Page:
Rejoice, girl gamers on Xbox Live! In an industry first, the sexist behavior that kept you from using your mic all these years is now being publicly decried on record by video game developers.
In an interview with Gamespot ahead of the release of the widely anticipated game Halo 4, 343 Industries head Bonnie Ross and Halo 4 Executive Producer Kiki Wolfkill both strongly denounced the rampant misogynistic slurs and bullying that happen on Microsoft servers. “This is behavior that is offensive and completely unacceptable,” said Ross. In fact, they say that Microsoft bans for life anyone caught engaging in such derogatory behavior.*
For years, women who complained about sexist behavior online have been met with derision or deemed “fat, ugly, or slutty.” The general consensus from the gaming community seems to be that if women don’t want to be harassed, they should keep their voices to themselves. It’s especially common on Xbox Live, where players often wear headsets with microphones so they can talk to one another—just hearing a female voice on the line can prompt slurs, insults to one’s gaming skills, or requests for sexual favors and pictures.
Funny, then, that Wolfkill and Ross—both women—head up Halo 4, the latest installment in one of the most profitable video game franchises. Their leadership roles in a male-dominated industry often criticized as hostile to women surprises many. “Most people look at a franchise like Halo, and automatically assume it’s run by a guy,” said Ross.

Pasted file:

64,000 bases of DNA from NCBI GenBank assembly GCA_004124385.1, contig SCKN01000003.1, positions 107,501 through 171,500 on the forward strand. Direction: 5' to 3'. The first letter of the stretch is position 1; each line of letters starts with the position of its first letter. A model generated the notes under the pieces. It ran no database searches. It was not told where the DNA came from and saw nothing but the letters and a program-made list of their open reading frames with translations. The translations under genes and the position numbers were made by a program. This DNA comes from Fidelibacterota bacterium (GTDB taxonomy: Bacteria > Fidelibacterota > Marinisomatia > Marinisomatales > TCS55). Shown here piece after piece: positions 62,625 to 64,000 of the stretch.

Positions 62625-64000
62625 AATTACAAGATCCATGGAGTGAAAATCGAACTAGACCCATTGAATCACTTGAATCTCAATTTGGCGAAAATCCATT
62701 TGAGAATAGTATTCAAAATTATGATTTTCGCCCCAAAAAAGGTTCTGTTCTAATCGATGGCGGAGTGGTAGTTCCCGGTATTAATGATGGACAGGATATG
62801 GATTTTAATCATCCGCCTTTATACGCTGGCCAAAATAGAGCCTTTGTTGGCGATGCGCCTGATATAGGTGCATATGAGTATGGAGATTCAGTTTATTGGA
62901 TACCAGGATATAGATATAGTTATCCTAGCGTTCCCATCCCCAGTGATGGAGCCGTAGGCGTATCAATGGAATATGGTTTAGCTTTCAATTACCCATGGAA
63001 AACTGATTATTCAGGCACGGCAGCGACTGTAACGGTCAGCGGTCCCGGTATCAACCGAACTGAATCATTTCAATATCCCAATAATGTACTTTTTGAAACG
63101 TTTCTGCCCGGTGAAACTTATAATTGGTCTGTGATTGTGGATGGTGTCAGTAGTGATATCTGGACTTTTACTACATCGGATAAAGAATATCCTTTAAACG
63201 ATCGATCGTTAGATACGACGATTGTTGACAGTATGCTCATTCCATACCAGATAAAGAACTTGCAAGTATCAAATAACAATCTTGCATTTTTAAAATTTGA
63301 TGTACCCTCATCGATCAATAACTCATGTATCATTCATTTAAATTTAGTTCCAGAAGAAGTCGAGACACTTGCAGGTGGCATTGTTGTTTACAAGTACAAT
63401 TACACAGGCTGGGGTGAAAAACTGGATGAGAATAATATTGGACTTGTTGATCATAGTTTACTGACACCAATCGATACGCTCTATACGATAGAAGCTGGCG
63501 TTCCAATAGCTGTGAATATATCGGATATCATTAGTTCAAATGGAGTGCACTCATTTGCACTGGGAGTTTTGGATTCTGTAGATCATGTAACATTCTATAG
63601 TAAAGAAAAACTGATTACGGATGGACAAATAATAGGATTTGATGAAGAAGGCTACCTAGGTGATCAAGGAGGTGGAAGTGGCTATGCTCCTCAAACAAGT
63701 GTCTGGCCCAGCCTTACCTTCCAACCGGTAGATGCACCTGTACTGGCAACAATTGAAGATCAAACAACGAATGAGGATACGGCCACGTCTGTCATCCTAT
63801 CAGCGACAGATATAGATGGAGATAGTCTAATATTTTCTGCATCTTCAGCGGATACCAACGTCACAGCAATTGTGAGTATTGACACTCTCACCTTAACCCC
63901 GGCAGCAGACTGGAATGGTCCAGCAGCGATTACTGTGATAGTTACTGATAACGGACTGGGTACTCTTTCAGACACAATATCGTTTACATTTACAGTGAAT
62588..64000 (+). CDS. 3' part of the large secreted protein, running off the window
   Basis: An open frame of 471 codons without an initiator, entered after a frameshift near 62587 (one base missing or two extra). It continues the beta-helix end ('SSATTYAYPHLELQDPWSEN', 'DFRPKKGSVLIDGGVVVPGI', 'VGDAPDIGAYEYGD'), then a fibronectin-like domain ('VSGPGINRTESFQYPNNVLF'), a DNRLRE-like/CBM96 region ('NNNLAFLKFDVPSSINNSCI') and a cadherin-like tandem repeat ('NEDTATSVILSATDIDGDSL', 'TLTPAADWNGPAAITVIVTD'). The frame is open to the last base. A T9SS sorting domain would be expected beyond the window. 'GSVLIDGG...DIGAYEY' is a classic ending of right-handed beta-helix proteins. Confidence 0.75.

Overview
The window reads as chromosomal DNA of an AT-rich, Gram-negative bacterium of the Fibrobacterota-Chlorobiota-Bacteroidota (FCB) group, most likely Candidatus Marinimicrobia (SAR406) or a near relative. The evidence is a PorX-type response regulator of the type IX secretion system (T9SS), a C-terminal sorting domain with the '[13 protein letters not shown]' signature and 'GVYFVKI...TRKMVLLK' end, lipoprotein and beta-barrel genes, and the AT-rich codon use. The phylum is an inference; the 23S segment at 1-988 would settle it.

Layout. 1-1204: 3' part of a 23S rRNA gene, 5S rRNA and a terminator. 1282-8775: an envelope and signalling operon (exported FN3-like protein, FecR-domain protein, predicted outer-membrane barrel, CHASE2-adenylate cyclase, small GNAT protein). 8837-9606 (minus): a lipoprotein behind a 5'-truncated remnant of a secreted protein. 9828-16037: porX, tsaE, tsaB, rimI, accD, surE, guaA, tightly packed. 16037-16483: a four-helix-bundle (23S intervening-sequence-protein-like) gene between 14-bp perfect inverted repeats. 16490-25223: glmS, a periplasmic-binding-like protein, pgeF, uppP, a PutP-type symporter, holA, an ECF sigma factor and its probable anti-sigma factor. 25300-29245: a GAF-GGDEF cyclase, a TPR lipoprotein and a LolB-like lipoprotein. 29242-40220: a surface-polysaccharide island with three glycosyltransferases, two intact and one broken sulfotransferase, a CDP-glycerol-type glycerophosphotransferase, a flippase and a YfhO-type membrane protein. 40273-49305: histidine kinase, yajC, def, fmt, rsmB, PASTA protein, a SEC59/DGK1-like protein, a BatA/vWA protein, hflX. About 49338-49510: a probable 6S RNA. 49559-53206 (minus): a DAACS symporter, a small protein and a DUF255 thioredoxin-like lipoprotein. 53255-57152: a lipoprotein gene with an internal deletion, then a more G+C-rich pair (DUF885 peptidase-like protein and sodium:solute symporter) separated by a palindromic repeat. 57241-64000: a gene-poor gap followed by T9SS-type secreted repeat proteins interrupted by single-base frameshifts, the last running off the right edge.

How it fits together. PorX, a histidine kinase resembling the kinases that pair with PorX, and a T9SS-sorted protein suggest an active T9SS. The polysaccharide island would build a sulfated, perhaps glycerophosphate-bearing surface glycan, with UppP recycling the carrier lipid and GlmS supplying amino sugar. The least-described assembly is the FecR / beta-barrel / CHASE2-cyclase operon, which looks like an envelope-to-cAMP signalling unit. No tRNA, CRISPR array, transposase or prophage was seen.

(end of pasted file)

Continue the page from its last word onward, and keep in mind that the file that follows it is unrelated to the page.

Wolfkill and Ross went even further by saying said that game industry executives have a “personal responsibility” to address treatment of women and girls in online gaming, a community that has had an especially rough time of it this year.
As a female gamer, I am no stranger to sexist comments. To combat the comments telling me to get back in the kitchen and make sandwiches, or denying that I exist or must be really chunky and lonely, I use a male-sounding handle and only use my mic when playing with friends. Happily, I’ve noticed the sexist behavior on PC games has dropped off considerably, which I attribute to the average age of the gamers increasing. Over on Xbox Live, however, sexist and derogatory behavior is still rampant, and I am horrified whenever I hear my 11-year-old brother mimicking phrases like “Raped, idiot!” just because older “cool” teens said it. He has female classmates on his friends’ list, but when I ask why none of them speak while they’re playing together, he says their mics are broken or they don’t have one. Right.
I can’t listen to my younger sibling all the time, but I worry about what he is picking up from young adults who, until recently, wouldn’t face any repercussions for their derogatory behavior. Hearing Wolfkill and Ross denounce this behavior so firmly puts my mind at ease considerably. Maybe soon, my brother’s female classmates will all magically get working mics—and, most importantly, feel comfortable using them.
Update, Nov. 1, 6 p.m.: This sentence has been updated to clarify that Microsoft will ban users who don’t meet its behavior standards.